Brazil, in dispatching North Korea 2-1 on Tuesday, made clear that we should not expect to see “samba soccer” at World Cup 2010 — and not only because the players couldn’t possibly hear their fans’ traditional rhythm section above the drone of the vuvuzelas. Dunga’s team may have some supremely gifted players — none more so, on the day, than Robinho, who seems to be enjoying himself again after a couple of miserable years in Spain and England — but he’s not going to unleash them to wreak havoc with their individual skills. Instead, he’s relying largely on very disciplined possession game. These Brazilians are content to keep the ball and move it, and themselves around, patiently waiting for their opponents to present gaps through which to punch at lightning speed to set up shooting chances. Classic counter-attacking football, which was made a lot more difficult by the fact that the North Koreans largely refrained from attacking, keeping most of their men behind the ball and rarely pressing forward in the sort of numbers that leave gaps to be exploited in the quick break.
There were certainly a few flashes of brilliance from Robinho, and also Kaka, still struggling to find his form, who nutmegged players and ghosted past them in one or two thrilling high speed slalom runs. But the game mostly went according to the pattern Brazil have established under Dunga: Holding midfielders Gilberto Silva and Felipe Melo screening the defense and playing the short passes out wide, an attacking midfield trident of Robinho, Kaka and Elano strung across the field behind lone striker Luis Fabiano, who was restricted to feeding on meager scraps by a stingy Korean defense — and full backs Maicon and Michel Bastos doing much of the attacking from the flanks. Indeed, there were long periods of the game when most of the attacks seemed to run through Maicon, who tended to slow down as the approached North Korea’s well-drilled and packed defense, rather than break behind. But it was in a moment when Maicon accelerated on the quick overlap that Elano played him in behind the defense, and he scored a cracker of a strike reminiscent of Dutchman Marco Van Basten’s legendary “impossible goal“. It needed something special to break open North Korea’s stubborn defense, and Maicon delivered. (Memo to Cote D’Ivoire: When you face Brazil on Sunday, make sure you get the ball to Gervinho on the left as much as possible, because the only thing that’s going to restrict Maicon from raiding up Brazil’s right is having to be on his guard against a pacy winger getting in behind him.)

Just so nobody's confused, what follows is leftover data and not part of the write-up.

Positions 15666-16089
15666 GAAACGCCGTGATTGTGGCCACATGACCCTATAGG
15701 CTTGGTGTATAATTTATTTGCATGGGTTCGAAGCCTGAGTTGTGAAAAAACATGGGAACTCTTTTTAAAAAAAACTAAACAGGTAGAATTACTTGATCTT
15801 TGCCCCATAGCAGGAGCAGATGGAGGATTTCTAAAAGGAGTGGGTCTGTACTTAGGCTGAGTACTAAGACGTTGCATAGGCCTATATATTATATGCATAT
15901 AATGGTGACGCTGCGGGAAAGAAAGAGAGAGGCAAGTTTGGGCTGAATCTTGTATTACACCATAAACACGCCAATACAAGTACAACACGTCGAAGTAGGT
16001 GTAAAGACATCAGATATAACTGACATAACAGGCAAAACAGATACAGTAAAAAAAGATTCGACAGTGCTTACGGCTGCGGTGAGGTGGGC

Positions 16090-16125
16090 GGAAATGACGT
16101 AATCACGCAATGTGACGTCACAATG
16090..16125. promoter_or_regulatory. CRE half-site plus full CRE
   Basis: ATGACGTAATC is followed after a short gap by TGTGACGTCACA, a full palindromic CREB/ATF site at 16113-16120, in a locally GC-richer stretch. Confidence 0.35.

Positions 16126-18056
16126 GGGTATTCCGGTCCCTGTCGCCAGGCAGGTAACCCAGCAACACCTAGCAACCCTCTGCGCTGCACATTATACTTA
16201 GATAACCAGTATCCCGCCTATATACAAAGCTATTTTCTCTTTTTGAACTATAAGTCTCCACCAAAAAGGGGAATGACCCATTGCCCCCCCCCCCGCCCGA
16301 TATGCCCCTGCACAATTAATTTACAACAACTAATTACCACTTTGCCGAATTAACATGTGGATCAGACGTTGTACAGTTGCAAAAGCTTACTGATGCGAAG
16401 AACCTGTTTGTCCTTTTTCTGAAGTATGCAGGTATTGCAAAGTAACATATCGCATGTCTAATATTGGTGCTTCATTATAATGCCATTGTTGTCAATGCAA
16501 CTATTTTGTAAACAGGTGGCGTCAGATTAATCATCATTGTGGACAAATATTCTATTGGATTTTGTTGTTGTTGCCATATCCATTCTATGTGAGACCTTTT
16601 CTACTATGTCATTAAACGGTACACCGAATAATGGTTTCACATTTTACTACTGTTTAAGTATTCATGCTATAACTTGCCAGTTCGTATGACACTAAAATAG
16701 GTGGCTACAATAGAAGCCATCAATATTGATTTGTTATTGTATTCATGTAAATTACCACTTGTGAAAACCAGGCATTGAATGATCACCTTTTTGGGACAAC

Bastos, too, was heavily involved in a lot of the attacking play, and it may be a fair bet that either of the full backs could end up being the team’s top scorer. (Bastos often plays in midfield for his club, Lyon, and it will be interesting to see how he copes against a dedicated winger.) Robinho, though, may well have been Brazil’s man of the match, an endless source of skill and guile, and playing with more energy and drive than we’ve seen for some time. He had looked the man most likely to pick the North Korean lock through sheer close-quarters skill in the first half, and as North Korea were forced to come forward after Brazil had gone ahead, his slide-rule pass sliced open the DPRK defense and allowed Elano to side-foot home without breaking his stride.
There was a calm efficiency about Dunga’s Brazil, a confidence that the game can be put to bed by the odd goal late in the second half. They may not be nearly as entertaining as some of their more feted forebears, but this team plays like winners. That said, we saw in the North Korea game that they’re more comfortable against teams who are attacking them than those who are sitting back. And also that their rugged center backs, Lucio and Juan, may be up for any physical challenge, but they may be vulnerable to speedy opposition forwards running the ball at them.
Still, a very solid start. This Brazil is not going to attack for 90 minutes like the ’82 team did (the ’82 team were knocked out, after all), but they’re Brazilians, richly endowed with talent and technique. Robinho will provide some thrills, but Dunga’s system will provide the results. And everyone loves a winner.